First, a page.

At Cravath Swaine & Moore, where lawyers pride themselves on taking a generalist approach to the market, there are no strict internal sector-based departmental lines.
Consequently, Cravath does not have an energy department as such, although the firm’s stellar corporate client base means that many of its partners have found themselves spending an increasingly high proportion of their time on natural resources-related transactions.That said, the firm dropped out of the Thomson Reuters M&A rankings for energy-related deals in 2010, suggesting that a sharper sector focus might not be a bad thing.
Cravath partner Mark Greene disagrees. “We are generalists and in any given year one sector might be more active than another,” he says. “It really is more important to us to have the relationships across the range of sectors. Other firms might bet the farm on one sector, which can be fine, but it’s not as diversified.”
It remains unlikely that Cravath will deviate greatly from either this approach or its virtually single-office strategy – it has a small four-partner, 27-lawyer London office, while internal sources confirm it has no plans to follow the growing crowd of blue-chip firms by opening a Hong Kong local law presence to capitalise on the current boom.
Cravath is also likely to continue with its aversion to lateral hires – it has made none in the past two years.
But the blue-blood firm has not had its head in the sand of late.
While the firm might not admit it publicly, Cravath partners are understood to have been intensifying efforts to get closer to sectors that will require consolidation and investment in the next few years, while identifying ways in which the firm can sell itself, with quality remaining the number one sales pitch.
Clearly, the energy and natural resources market is high on that list, with the oil, gas and alternative energy sectors proving particularly fruitful.
“This amount of activity hasn’t come as a surprise to us,” says Greene. “If you talk to the bankers in this space, over the past few years the mantra has been one of massive consolidation. This trend has been preceded by five or six years of anticipation.”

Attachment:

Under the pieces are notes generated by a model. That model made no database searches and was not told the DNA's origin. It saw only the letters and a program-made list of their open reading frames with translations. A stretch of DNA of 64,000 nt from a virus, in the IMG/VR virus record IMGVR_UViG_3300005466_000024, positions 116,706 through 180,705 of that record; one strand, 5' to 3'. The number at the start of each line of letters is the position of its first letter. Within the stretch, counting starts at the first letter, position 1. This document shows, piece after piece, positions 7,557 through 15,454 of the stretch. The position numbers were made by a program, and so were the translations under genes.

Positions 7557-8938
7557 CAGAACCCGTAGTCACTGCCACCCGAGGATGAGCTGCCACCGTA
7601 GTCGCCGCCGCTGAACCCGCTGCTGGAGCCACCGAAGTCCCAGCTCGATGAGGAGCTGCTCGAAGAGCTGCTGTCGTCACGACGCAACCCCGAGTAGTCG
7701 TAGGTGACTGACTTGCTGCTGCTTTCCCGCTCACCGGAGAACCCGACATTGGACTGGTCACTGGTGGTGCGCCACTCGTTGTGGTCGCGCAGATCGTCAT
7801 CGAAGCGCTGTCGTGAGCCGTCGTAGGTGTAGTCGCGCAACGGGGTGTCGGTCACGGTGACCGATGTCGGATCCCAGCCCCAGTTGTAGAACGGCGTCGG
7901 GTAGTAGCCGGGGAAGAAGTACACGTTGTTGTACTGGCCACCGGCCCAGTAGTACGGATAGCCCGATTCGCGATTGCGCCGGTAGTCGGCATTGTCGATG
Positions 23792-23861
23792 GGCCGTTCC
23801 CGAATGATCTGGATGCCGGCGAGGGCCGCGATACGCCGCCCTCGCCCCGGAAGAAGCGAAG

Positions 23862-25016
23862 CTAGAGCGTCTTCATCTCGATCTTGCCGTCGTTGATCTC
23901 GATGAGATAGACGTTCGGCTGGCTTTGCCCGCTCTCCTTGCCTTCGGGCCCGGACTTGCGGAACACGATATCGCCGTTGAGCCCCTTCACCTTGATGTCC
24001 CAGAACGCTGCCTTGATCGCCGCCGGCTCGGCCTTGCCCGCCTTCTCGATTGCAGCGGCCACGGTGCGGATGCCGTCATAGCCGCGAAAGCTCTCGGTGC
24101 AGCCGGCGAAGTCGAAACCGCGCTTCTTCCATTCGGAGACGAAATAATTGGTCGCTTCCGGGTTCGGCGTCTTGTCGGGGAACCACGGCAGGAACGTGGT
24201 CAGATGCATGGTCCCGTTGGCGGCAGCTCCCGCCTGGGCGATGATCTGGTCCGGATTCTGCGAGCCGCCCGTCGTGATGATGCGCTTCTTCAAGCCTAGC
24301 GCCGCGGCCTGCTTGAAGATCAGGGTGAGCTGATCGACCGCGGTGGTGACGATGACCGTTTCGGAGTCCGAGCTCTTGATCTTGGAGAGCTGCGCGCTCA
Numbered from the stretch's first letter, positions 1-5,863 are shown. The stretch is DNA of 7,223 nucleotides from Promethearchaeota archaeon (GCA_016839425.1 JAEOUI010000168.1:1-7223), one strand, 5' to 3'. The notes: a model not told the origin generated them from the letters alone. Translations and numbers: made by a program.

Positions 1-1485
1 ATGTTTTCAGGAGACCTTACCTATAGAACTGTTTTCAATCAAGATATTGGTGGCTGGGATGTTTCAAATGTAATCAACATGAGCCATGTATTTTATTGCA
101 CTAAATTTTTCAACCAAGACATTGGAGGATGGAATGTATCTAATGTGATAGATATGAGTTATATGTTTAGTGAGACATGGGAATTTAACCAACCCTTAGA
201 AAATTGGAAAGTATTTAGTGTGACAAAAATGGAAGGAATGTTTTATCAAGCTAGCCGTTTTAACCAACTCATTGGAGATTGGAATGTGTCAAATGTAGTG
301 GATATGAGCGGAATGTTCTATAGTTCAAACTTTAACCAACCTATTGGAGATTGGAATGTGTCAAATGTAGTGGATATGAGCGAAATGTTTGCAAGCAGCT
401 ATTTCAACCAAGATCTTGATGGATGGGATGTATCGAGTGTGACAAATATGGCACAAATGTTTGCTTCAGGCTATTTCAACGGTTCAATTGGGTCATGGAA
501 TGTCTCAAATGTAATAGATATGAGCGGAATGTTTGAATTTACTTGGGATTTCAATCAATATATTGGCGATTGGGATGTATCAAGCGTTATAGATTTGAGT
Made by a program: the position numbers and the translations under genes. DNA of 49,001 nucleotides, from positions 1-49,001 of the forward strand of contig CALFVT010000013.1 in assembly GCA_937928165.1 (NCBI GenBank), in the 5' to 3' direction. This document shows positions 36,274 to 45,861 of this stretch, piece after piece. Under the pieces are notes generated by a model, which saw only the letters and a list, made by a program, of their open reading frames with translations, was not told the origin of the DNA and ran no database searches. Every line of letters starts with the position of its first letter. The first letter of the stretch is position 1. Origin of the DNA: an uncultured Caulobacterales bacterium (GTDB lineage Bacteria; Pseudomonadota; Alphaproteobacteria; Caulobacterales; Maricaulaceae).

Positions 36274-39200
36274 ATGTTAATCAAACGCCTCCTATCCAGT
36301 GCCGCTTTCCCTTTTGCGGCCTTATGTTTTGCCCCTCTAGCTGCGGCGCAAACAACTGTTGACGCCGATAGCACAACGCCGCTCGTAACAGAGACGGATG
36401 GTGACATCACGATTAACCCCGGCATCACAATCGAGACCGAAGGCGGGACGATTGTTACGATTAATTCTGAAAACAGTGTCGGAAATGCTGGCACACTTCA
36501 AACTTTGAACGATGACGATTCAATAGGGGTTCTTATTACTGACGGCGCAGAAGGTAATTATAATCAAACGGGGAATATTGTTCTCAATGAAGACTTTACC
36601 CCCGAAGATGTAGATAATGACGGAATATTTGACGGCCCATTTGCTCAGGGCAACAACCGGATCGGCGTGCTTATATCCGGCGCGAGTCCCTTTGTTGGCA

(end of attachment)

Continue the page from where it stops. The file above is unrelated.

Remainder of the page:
In the past couple of years Cravath’s hefty corporate client base, which includes longstanding relationships with the likes of Alcoa, Chevron, First Solar, Royal Dutch Shell, Massey Energy, Occidental Petroleum and Dynegy, has provided instructions on a succession of weighty M&A and litigation matters.
Currently, Cravath is targeting an expected growth of deal activity in mining and minerals, power and oil and gas. It believes mining and minerals will be the most important sector, as growth and demand arising from Chinese expansion takes its course.
The need for US capital investment in its domestic utilities and power generation is likely to drive the electricity/ power sector, while the oil and gas sector – featuring the boom in shale-related deals – will continue to be important in terms of M&A activity thanks to high commodity prices.
Cravath’s recent work for clients such as Shell, ConocoPhillips and Chevron – as well as Chesapeake on the financing side – on shale-related deals is evidence both of its involvement in the wave and the benefits of maintaining lengthy client relationships.
A similar comment could be made in relation to one of Cravath’s standout energy deals, Massey Energy’s controversial $7.1bn merger with Alpha Natural Resources. Cravath initially advised Massey in relation to a derivatives law suit and later, as the US domestic coal industry began to consolidate, the firm was in pole position to advise on its deal with Alpha.
Geographically, Cravath remains most focused on the US and Canada, primarily because of the proximity to its home and key market.
Richard Hall, Mark Greene, Sarkis Jebejian, Andrew Thompson
Top three sectors
Mining and minerals
Oil and gas
Top geographical regions
Air Products and Chemicals’ (ultimately withdrawn) $7bn offer to acquire Airgas
Client: Air Products
Lead partners: James Woolery, Minh Van Ngo
Terra Industries’ $4.7bn sale to CF Industries
Client: Terra Industries
Lead partners:Thomas Dunn, Faiza Saeed
Massey Energy’s $7.1bn merger with Alpha Natural Resources
Client: Massey Energy
Lead partners:James Woolery, Minh Van Ngo